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About the book
  • Published: 3 October 2011
  • ISBN: 9781407085821
  • Imprint: Vintage Digital
  • Format: EBook
  • Pages: 480
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The Milkman in the Night




A new masterpiece from the author of the cult classic Death and the Penguin.

Semyon is disturbed. He has woken up in the living room with blood on his shirt, an angry wife and no idea where he was the night before. After waking to find his boots and overcoat damp on several mornings in a row, Semyon realises his excursions are a nightly occurrence. Concerned for his own safety and for the security of his marriage, he asks his friend and business partner Volodka to follow him on his nocturnal wanderings.

The next morning, Volodka gives Semyon a full report. He left the apartment a little after 2 a.m. and walked several blocks until he encountered a tall blonde, whom he kissed and accompanied to her door. But when he visits the address in the daytime, the bemused Semyon doesn’t recognise the location. And stranger yet, someone has been watching Volodka watching Semyon.

As the adventure unfurls, an unemployed sniffer-dog handler makes a dangerous discovery, a single mother provides breast milk for an unusual recipient, and a vengeful cat is on the loose. All in all, there are some very strange goings-on in Kiev.

  • Pub date: 3 October 2011
  • ISBN: 9781407085821
  • Imprint: Vintage Digital
  • Format: EBook
  • Pages: 480

About the Author

Andrey Kurkov

Andrey Kurkov was born in St Petersburg in 1961. Having graduated from the Kiev Foreign Languages Institute, he worked for some time as a journalist, did his military service as a prison warder in Odessa, then became a writer of screenplays and author of critically acclaimed and popular novels, including the bestselling Death and the Penguin. Kurkov has long been a respected commentator on Ukraine for the world’s media, notably in the UK, France, Germany and the States.

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Praise for The Milkman in the Night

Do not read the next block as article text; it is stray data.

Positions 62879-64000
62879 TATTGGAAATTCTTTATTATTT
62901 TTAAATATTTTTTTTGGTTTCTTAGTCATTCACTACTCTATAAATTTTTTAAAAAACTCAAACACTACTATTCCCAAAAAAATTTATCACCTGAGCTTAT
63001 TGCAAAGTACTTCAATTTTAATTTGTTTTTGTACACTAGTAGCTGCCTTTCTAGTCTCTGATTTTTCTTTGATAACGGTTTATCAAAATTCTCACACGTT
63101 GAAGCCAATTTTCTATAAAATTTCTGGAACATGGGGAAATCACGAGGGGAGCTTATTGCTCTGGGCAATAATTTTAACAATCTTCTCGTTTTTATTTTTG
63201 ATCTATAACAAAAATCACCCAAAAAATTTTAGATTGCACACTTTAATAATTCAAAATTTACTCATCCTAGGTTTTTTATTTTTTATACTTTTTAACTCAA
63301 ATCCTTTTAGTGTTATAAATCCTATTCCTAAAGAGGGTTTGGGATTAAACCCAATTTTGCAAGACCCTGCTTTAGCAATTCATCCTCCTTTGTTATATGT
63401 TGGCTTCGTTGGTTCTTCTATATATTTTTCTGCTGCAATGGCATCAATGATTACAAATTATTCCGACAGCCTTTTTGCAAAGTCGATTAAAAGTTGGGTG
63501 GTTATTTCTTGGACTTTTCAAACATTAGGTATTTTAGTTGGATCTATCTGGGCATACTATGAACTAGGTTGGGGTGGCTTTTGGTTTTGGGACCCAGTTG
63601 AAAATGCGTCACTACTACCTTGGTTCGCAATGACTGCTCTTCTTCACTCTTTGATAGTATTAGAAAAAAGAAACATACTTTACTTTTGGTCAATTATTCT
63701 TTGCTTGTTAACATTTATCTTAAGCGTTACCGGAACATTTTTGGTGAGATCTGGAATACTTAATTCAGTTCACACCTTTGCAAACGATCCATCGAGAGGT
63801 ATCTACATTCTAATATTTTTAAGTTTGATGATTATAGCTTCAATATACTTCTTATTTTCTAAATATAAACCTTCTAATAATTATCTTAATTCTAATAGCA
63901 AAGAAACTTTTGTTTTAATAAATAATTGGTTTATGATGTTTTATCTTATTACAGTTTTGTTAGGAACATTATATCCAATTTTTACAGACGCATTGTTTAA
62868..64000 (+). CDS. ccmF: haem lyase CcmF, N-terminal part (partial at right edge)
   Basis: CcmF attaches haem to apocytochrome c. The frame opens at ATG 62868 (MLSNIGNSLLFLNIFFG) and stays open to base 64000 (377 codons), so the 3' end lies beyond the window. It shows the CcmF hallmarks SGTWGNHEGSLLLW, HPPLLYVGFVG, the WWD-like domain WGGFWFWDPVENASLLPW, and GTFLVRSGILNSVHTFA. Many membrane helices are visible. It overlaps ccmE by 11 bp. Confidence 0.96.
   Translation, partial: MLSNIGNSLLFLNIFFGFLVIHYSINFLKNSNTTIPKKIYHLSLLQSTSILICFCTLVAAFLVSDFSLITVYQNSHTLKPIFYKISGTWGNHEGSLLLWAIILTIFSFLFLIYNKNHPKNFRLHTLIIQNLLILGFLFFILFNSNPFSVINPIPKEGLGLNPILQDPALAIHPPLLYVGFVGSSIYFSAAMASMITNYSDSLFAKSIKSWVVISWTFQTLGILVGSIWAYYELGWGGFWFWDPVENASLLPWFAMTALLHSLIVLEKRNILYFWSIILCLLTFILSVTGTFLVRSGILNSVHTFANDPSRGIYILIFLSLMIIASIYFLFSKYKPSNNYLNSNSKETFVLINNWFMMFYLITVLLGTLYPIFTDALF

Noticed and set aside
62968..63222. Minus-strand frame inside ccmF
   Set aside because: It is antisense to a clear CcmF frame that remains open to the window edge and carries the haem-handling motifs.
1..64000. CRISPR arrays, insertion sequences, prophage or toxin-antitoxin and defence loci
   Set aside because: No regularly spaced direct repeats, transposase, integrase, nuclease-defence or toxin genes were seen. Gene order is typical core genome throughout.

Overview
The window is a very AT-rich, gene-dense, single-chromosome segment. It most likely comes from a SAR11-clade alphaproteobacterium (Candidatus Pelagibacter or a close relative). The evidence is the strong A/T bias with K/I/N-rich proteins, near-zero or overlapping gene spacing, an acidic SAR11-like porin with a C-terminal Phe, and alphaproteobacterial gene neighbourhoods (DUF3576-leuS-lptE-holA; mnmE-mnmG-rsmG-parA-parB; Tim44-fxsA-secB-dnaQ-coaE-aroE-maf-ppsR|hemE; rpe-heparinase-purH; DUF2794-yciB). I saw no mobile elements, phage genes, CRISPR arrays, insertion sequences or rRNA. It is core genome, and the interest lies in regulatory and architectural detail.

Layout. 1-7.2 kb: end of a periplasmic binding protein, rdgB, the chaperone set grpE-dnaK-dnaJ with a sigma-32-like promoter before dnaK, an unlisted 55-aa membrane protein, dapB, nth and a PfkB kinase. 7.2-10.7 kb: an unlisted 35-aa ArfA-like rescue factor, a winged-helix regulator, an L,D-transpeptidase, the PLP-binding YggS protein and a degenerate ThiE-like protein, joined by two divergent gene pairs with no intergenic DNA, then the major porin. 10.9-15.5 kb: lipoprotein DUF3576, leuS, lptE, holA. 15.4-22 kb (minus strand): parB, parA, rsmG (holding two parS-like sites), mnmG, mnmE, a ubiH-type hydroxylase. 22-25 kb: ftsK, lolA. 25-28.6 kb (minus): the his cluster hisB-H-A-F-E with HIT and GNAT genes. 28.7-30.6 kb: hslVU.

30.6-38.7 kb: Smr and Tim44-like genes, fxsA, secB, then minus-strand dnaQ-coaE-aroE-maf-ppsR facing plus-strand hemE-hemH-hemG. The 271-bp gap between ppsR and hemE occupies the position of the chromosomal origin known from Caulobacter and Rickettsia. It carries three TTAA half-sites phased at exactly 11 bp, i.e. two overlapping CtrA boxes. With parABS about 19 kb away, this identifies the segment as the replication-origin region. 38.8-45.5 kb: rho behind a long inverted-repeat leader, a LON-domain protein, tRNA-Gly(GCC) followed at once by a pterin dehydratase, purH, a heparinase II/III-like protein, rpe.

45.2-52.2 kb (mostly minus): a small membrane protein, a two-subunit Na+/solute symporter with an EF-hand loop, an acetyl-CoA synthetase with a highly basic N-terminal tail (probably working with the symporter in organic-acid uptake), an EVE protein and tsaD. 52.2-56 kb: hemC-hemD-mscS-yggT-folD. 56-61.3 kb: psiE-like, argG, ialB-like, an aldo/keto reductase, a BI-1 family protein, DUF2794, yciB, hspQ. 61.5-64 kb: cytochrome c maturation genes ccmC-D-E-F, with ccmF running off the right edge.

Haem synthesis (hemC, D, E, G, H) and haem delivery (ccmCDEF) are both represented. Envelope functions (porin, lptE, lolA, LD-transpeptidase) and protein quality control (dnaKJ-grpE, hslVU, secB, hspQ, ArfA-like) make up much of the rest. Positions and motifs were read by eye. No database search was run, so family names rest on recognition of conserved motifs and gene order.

“Set in post-Orange Revolution Kiev, Kurkov's narrative is a meditation on the uneasy dreams of a troubled cultural psyche.”

Laurence Scott, Times Literary Supplement

“A glorious, epic, eccentric and often hilarious satire, heavily tinged with Russian melancholy”

Kate Saunders, The Times

“Drugs, milk and a brace of cats pop up in a murky epic from Ukraine's master of the surreal conspiracy thriller”

Metro

“Kurkov works in the tradition of Nikolai Gogol and Mikhail Bulgakov, blending folkloric characters, magical realism and political satire to reveal a society riddled with greed, stupidity and corruption.”

Marina Lewycka, Financial Times

“Set in post-Orange Revolution Kiev, Kurkov's narrative is a meditation on the uneasy dreams of a troubled cultural psyche... The novel's imperfect dopplegangers and off-key repetitions warm the shiver of the traditional uncanny, and in doing so replicate the dreamer's affable toleration of obvious frauds... What lingers in Kurkov's depiction of a Kiev both somnolent and necropolitan, is the notion that Ukraine's recent past has been blighted by toxic wastefulness, the bad vigilance of espionage and surveillance.”

Times Literary Supplement

“This book is a joyride in which the joyless mix with the fearful, the crazy, the paranoid, not to mention some innocent jetsam... Kurkov has a rollercoaster of fun between zig and zag. He defies the reader not to join him.”

Scotsman

“Kurkov's imagination kicks into high gear and turns Kiev into an absurdist playground. The result is a whimsical, skewed vision which can be, by turns, delightful and discomforting.”

Herald

“Kurkov entices us along all the fault-lines of his bizarre world, where a young man sleepwalks through a double life and a widow notices her embalmed husband has fresh dirt on his unworn shoes.”

Jane Jakeman, Independent

“Kurkov has an artisan's eye for quirky detail but dispatches it with terse Eastern pessimism. Here, he weaves a low-key epic in which a series of characters - a single mother, a sniffer-dog handler, a security guard, a politician, a man having an affair in his sleep, a widow, two cats and a plastinated corpse - become embroiled in a bizarre conspiracy involving a drug that sharpens people's sense of justice and a very dodgy milking operation. It sounds fanciful but Kurkov never gets too caught up in this world, describing it with a pragmatic economy and powerful clarity.”

Andrzej Lukowski, Metro


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